This understanding must be accompanied by accounting for the role of PREVENT in schools. Whilst reporting on suspicions of radicalisation is not a statutory duty here in Scotland, the logics underpinning the agenda are certainly not absent, and anti-Muslim racism is a firm part of school life right across the country. We should also account for the role migration status plays in structural racist violence, and that people in the asylum system are some of the most vulnerable when it comes to explicit violence and receiving humane treatment when it comes to peers, and the state. Taking in these facts around racial profiling and the general ecosystem of racism in Scotland, we can now turn to what role schools play in all of it.
Taking structural racism to be a given, then we should consider if and how Scottish schools serve to perpetuate and continue to give life to it. As previously mentioned, we should think of schools as not just being receptacles into which racism is poured by the presence and speech of unpleasant individuals (whether they be staff, children, or families), or spaces in which racism only lives to be challenged. This view furthers the cause of a liberal anti-racism which contends that racism is individuals, but not institutions and certainly not cultures, histories, or the hallowed spaces in which our children are taught. Against this liberal conception, schools are a part of the wider culture previously discussed in which racism lives and is a perfectly normal part of our existence. As per critical race theory (CRT), it is almost mundane. It exists and is central to how schools in Scotland work.
In appreciating the varied ways racism presents itself in daily life, for children we need to also consider how the very idea of childhood has from its conception been a racialised one. While childhood is often considered to be a time of freedom, play, and innocence, these apparent facts are not often read on the bodies of racialised minority children, and particularly those who are black. Frederick Douglass spoke of “white children [being] permitted to mature out of servitude” while black children may gain an adult body but be condemned to a childlike mind forever, and therefore need to be policed and controlled as such. More recently Audre Lorde said that “Black children are often preoccupied with survival within a fundamentally anti-Black culture, and therefore ‘never allowed to be children.’” Black children are simultaneously stripped and loaded with autonomy which white children do not have to either lack, or bear the burden of. If black and other children of colour lead lives with racism forever clouding their vision and regulating their speech and movements, how might a campus officer who has moved from the street to the classroom fit into this?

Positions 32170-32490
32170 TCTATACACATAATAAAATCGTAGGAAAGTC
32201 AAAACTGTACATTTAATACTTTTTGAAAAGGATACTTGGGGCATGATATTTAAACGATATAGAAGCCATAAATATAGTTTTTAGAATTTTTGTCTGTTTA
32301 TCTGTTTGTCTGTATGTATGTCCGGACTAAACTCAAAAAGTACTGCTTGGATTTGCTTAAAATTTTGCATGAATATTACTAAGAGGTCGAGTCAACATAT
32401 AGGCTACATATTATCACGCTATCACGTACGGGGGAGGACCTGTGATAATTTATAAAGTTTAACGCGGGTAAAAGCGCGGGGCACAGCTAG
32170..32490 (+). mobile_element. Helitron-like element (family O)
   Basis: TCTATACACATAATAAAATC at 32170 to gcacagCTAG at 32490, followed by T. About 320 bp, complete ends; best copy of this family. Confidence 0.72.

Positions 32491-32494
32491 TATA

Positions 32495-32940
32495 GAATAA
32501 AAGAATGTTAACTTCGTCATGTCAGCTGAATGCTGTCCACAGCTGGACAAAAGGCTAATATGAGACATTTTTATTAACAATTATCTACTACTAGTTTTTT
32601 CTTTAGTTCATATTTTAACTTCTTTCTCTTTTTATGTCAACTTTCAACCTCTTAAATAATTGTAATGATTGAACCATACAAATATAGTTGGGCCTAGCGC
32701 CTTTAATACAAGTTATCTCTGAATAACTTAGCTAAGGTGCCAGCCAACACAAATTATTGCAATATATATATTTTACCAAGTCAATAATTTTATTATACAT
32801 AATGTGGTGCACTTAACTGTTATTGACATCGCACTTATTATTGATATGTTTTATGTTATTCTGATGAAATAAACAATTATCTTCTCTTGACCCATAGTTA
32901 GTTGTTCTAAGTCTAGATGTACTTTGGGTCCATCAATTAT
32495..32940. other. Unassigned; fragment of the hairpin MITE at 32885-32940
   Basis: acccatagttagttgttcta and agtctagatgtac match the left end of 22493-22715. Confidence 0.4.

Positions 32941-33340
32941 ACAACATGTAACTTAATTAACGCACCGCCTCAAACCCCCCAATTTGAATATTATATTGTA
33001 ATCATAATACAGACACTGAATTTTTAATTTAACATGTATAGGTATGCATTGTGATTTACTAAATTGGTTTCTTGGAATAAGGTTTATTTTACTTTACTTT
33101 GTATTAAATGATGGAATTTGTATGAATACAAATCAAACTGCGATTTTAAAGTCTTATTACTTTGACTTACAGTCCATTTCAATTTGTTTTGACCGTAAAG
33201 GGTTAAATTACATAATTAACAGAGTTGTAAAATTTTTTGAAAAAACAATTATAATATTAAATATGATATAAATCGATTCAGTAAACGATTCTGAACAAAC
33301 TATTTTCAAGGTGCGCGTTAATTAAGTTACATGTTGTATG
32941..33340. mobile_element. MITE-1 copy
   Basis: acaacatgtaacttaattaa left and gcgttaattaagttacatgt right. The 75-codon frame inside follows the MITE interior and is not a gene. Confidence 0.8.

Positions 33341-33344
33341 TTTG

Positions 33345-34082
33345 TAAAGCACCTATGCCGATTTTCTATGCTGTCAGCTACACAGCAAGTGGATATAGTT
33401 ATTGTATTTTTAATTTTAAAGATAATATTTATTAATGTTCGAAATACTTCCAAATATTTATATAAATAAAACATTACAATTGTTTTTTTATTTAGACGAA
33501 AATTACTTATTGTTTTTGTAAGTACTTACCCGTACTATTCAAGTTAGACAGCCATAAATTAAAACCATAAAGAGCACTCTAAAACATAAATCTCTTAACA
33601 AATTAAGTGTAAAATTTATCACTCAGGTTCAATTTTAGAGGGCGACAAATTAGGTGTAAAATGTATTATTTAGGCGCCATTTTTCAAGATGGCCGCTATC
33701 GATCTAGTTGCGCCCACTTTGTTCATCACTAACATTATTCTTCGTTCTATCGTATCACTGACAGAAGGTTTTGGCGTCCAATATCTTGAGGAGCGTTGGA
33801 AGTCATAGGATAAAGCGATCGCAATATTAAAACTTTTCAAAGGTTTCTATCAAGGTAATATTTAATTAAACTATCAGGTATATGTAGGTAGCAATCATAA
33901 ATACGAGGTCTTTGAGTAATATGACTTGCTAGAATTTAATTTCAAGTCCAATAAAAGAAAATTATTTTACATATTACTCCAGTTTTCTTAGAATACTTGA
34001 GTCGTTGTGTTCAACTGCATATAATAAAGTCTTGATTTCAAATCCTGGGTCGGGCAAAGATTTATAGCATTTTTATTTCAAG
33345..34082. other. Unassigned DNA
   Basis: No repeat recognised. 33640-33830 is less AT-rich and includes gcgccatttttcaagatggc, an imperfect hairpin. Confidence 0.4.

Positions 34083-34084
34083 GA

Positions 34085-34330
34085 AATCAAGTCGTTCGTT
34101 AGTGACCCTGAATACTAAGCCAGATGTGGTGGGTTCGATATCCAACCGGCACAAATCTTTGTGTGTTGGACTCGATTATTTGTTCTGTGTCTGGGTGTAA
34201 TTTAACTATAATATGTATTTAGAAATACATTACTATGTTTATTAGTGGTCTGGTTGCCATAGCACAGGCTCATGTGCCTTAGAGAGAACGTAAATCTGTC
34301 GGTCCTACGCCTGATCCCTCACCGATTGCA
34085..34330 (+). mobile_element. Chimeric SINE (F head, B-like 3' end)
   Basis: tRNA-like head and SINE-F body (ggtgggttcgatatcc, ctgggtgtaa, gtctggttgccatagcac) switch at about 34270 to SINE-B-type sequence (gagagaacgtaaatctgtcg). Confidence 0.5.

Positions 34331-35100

We have embarked upon this campaign to bring together these two well-documented facts. If schools and the police both perpetuate racism in distinct and observable ways, what may the effect of the presence of COs be? What are the experiences of racialised minorities with them? While we can have hypotheses and are certainly guided by the examples set by activists challenging police presence in schools in other countries, we must now investigate it in our settings here in Scotland.